President Obama's triumphant second inaugural address last week overshadowed a significant victory for Senate Republicans, who scored in their battle over rules that would have prevented the GOP, the chamber's minority, from blocking legislation.
Senate Majority Leader Harry Reid, D-Nev., fed up with Republicans repeatedly stalling bills that require 60 votes to pass, had threatened to use the so-called nuclear option, which would have allowed him to more easily change Senate rules to weaken the 60-vote rule.
The filibuster has been used with increasing frequency, with Republicans invoking it more than 100 times in the last Congress to slow or block legislation. If Reid had used the nuclear option to diminish the filibuster, it could have left Republicans, who are in the minority, practically powerless to stop Democratic bills.
But using the nuclear option also would have provoked an all-out partisan war between Senate Democrats and Republicans and fundamentally altered the chamber's traditional role of slowing consideration of legislation.
In the end, Reid backed down and agreed to more modest reforms that discourage filibusters by allowing Republicans to amend legislation. The deal also speeds up the often days-long process needed to bring bills to the floor for votes and streamlines the confirmation process for judicial nominees, many of whom have been held up for months by Republicans.
The plan, brokered by Reid and Senate Minority Leader Mitch McConnell, R-Ky., in weeks of backroom talks, passed overwhelmingly in the Senate.
President Obama praised the agreement as "bipartisan" and "good news."
But Republicans, and many liberals, viewed it as a GOP victory because it left the filibuster intact.
"This country faces major crises in terms of the economy and unemployment, the deficit, global warming, health care, campaign finance reform, education and a crumbling infrastructure," said Sen. Bernie Sanders, I-Vt., who voted against the measure. "In my view, none of these problems will be effectively addressed so long as one senator can demand 60 votes to pass legislation."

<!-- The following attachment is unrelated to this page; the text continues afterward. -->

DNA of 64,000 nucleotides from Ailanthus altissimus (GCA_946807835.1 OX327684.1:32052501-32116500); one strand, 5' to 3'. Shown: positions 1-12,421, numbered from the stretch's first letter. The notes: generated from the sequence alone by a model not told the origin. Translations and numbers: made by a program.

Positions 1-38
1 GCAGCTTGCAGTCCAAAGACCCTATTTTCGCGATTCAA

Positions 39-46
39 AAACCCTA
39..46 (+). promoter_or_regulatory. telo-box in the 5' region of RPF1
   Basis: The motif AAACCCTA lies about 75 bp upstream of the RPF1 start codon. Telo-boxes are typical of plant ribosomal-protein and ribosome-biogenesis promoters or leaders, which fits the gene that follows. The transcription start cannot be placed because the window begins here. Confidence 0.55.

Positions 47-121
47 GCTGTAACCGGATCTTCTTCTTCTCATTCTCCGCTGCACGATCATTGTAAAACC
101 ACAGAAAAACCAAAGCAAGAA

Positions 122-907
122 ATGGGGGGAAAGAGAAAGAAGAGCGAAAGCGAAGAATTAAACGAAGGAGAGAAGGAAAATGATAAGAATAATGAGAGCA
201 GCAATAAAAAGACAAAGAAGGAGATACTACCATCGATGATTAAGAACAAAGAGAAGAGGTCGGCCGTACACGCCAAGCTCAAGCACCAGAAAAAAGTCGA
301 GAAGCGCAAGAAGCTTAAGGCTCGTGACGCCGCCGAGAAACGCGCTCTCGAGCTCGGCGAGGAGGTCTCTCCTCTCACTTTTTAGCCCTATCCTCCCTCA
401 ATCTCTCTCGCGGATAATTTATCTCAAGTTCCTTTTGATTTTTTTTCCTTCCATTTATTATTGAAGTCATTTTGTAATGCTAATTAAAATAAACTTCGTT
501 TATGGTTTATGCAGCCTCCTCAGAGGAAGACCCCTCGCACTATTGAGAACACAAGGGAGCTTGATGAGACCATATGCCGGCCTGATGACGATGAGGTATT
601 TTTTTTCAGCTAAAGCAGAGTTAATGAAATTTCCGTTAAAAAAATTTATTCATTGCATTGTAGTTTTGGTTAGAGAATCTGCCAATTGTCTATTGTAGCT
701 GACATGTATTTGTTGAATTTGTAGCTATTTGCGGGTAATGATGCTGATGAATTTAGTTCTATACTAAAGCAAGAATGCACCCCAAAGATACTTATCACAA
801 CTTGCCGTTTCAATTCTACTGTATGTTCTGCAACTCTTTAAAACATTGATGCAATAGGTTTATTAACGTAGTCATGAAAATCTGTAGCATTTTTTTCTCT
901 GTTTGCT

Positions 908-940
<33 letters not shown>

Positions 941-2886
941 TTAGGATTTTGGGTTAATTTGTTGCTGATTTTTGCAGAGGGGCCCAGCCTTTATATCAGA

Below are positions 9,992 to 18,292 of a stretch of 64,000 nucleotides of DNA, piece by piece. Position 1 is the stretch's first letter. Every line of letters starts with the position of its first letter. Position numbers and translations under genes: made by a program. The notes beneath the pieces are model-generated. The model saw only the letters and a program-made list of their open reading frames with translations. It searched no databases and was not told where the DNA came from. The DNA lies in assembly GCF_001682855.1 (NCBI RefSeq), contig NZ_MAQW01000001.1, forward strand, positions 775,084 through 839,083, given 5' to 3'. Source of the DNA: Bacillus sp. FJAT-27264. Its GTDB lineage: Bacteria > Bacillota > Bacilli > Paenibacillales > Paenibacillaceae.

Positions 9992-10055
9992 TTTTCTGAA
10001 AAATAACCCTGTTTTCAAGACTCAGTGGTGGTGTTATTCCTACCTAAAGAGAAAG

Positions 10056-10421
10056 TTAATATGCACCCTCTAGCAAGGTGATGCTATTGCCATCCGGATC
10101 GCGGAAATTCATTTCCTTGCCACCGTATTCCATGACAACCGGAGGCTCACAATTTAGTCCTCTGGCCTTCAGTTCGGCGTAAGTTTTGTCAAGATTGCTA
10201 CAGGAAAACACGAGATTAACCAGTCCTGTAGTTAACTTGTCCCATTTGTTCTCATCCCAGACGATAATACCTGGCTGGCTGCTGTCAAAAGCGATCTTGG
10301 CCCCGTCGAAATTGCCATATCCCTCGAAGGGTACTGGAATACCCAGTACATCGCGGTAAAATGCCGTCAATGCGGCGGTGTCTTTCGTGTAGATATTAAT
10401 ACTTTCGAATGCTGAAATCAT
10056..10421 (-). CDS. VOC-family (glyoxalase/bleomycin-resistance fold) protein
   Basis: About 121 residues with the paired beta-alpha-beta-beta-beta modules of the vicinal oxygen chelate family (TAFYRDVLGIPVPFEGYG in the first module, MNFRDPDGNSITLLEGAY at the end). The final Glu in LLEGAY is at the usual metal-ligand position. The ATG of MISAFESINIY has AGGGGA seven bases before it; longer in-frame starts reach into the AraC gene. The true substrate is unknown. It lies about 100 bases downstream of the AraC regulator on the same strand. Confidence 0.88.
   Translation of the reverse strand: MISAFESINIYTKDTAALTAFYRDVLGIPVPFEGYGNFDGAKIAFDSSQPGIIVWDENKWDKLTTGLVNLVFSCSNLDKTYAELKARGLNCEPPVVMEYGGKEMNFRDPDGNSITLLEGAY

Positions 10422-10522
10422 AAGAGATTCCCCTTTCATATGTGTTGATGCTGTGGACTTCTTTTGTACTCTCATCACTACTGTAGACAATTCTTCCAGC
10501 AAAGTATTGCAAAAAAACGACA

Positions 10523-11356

McConnell, who is headed for a potentially tough re-election bid in 2014, claimed victory in a message he sent to supporters in Kentucky. "We beat the liberals," he wrote.
Experts on Senate procedure praised the deal, saying even though the filibuster remains in place, gridlock will be eased, if only because the minority saw how close it came to the nuclear option.
"My reaction is there will probably be many fewer filibusters as a result of this agreement," former Senate Parliamentarian Robert Dove told The Washington Examiner. "I don't think anybody wants to push Sen. Reid to argue that this compromise was worthless and therefore he has to press ahead" with further reforms.
Gregory Koger, author of "Filibustering: A Political History of Obstruction in the House and Senate," said that even if Reid wanted to use the nuclear option, he may have lacked the full support of his own caucus members, who know they are just an election away from becoming the minority party themselves.
"While these reforms fall far short of the major changes proposed by frustrated senators," Koger said, "they do make incremental progress on some of the Senate's worst problems."